We will be exploring Mississippi’s rich aviation history in this series. From early flight photographs to the moon landing and beyond, MDAH collections document this exciting part of our past.
This photograph represents one of those times when a researcher comes across an unexpected treasure in the archives. The photograph, from the Matthews (Burnita Shelton) Papers, depicts (l-r) Judge Burnita Shelton Matthews; Mrs. Harvey W. Wiley, National Woman’s Party; Amelia Earhart, famous aviatrix; Anita Pollitzer, National Woman’s Party; and Mrs. Ruth Taunton at the White House in 1932. Earhart, the first woman to fly solo across the Atlantic, is immediately recognizable because of her tall stature and short haircut. Matthews was a Mississippi native who was a prominent figure in the women’s movement.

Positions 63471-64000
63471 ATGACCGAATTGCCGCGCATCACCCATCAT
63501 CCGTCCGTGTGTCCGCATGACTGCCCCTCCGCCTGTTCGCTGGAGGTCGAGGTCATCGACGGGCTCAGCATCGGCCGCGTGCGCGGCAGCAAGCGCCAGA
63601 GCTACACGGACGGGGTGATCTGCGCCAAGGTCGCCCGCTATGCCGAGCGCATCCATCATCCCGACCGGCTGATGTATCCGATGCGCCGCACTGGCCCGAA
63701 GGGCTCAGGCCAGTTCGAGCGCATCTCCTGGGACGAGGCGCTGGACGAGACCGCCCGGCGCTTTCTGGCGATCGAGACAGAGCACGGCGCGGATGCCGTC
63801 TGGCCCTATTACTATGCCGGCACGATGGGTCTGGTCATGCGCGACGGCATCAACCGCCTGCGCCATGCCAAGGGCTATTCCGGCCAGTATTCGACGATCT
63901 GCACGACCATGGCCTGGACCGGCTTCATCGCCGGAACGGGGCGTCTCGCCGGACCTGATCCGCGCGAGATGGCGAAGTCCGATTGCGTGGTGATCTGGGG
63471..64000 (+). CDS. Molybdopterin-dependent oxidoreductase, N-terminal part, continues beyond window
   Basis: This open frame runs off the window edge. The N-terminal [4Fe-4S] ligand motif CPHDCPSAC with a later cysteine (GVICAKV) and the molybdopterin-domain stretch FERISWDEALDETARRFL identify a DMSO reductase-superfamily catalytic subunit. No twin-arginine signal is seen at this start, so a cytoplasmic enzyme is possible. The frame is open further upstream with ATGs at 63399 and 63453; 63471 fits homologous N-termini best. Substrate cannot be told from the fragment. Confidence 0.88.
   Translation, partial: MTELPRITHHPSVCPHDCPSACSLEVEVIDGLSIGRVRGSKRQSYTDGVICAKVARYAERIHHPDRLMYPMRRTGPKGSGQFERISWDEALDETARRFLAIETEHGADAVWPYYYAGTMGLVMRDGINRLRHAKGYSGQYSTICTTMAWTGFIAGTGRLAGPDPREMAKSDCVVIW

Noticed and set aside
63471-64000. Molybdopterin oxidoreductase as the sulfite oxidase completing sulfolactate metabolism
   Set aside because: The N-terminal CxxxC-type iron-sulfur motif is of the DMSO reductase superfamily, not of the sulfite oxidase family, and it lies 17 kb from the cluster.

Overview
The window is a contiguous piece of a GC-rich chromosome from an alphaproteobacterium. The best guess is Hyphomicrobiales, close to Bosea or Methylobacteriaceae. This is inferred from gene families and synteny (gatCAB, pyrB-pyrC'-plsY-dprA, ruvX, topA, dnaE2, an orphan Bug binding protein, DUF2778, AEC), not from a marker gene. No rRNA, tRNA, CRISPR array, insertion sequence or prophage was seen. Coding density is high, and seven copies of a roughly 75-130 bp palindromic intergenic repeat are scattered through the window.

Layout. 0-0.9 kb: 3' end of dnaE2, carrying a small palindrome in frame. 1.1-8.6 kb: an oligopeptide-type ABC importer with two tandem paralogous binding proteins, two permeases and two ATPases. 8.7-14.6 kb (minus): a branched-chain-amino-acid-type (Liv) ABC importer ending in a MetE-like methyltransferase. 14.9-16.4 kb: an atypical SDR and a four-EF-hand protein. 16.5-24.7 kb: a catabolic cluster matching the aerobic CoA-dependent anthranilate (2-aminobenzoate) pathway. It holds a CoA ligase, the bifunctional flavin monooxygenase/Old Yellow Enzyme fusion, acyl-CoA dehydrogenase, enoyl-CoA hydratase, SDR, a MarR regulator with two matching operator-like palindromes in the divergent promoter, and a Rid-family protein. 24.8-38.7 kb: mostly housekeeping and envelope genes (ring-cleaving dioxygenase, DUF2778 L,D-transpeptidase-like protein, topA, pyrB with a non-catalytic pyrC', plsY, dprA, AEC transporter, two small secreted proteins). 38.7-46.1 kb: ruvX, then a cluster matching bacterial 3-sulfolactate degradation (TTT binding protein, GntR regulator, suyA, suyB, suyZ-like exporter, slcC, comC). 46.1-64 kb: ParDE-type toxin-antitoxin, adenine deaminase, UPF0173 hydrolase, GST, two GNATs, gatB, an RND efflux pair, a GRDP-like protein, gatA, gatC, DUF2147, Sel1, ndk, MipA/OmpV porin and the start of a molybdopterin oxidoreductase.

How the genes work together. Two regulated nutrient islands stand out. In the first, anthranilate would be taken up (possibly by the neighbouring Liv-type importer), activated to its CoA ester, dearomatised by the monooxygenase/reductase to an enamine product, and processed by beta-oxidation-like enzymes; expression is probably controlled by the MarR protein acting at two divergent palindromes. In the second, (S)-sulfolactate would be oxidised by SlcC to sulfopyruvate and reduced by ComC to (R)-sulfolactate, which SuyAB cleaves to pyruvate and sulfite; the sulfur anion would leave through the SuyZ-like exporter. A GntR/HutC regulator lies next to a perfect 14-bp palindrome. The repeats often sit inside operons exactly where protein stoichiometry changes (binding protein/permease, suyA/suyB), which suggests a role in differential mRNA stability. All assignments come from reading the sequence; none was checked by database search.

Burnita Shelton Matthews (1894-1988) was born in Burnell, Mississippi, and studied music and voice in Cincinnati before marrying lawyer Percy Matthews in 1917. She studied law at the National University in Washington, D.C., (now George Washington University) and received the bachelor of laws degree in 1919. She practiced law in Washington, D.C., for twenty-five years and was actively involved in the National Woman’s Party. In the photograph at top, she is pictured with the leaders of the National Woman’s Party and Earhart, who also was a strong supporter of women’s rights and the Equal Rights Amendment.
Matthews was appointed to the United States District Court of the District of Columbia by President Harry S. Truman on October 21, 1949, becoming the first woman to be appointed as a federal district court judge. She retired from that position in 1968 and continued to serve on other federal courts until 1983. She died in 1988 and is buried in the Shelton family cemetery in Copiah County.
Matthews is in the Mississippi Hall of Fame and the portrait above, as well as other Hall of Fame portraits, are on exhibit at the Old Capitol Museum.